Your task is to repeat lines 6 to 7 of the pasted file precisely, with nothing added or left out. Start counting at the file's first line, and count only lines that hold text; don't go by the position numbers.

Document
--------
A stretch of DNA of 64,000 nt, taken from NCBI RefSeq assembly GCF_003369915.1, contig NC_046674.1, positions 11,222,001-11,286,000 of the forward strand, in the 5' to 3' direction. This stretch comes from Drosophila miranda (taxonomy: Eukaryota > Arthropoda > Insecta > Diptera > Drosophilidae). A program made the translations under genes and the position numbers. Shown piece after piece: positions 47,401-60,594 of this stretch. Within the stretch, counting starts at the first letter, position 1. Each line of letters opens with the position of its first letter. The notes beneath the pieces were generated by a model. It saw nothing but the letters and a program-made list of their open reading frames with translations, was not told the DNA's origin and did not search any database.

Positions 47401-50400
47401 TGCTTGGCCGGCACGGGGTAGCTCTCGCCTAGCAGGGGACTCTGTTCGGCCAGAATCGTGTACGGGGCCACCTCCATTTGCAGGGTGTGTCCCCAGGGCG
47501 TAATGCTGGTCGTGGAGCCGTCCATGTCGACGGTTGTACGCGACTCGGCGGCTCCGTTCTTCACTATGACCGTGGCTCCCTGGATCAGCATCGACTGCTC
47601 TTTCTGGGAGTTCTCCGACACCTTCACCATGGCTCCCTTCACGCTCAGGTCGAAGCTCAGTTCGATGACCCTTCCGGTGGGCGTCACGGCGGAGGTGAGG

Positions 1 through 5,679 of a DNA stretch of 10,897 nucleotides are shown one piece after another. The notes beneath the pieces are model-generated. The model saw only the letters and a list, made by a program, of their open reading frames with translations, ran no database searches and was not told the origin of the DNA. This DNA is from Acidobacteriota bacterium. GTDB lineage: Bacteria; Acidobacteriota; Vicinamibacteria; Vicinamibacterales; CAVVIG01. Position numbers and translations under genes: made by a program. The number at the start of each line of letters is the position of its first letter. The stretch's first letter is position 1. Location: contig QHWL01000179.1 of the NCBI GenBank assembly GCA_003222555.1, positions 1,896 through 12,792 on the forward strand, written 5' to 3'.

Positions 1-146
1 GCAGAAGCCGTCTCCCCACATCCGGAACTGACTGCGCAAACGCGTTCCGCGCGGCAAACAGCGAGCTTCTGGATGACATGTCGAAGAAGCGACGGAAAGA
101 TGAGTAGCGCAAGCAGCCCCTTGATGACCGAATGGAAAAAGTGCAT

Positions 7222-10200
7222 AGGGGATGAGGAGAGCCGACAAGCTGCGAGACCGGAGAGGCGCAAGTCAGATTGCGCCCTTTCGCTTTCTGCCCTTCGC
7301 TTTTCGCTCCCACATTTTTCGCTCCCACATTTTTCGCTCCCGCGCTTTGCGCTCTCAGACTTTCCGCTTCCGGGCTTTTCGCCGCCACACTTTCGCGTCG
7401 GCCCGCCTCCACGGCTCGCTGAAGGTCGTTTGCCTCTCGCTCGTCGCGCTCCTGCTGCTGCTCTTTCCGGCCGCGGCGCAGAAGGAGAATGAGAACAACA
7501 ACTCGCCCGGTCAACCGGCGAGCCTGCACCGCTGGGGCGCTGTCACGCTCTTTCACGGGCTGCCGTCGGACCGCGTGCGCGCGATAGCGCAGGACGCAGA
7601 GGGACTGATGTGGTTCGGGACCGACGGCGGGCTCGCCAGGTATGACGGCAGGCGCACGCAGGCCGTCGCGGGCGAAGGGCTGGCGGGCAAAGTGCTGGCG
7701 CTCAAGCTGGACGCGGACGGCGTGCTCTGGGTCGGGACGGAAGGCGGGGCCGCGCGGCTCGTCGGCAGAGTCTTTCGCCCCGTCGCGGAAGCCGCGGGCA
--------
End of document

Positions 1 through 5,679 of a DNA stretch of 10,897 nucleotides are shown one piece after another. The notes beneath the pieces are model-generated. The model saw only the letters and a list, made by a program, of their open reading frames with translations, ran no database searches and was not told the origin of the DNA. This DNA is from Acidobacteriota bacterium. GTDB lineage: Bacteria; Acidobacteriota; Vicinamibacteria; Vicinamibacterales; CAVVIG01. Position numbers and translations under genes: made by a program. The number at the start of each line of letters is the position of its first letter. The stretch's first letter is position 1. Location: contig QHWL01000179.1 of the NCBI GenBank assembly GCA_003222555.1, positions 1,896 through 12,792 on the forward strand, written 5' to 3'.

Positions 1-146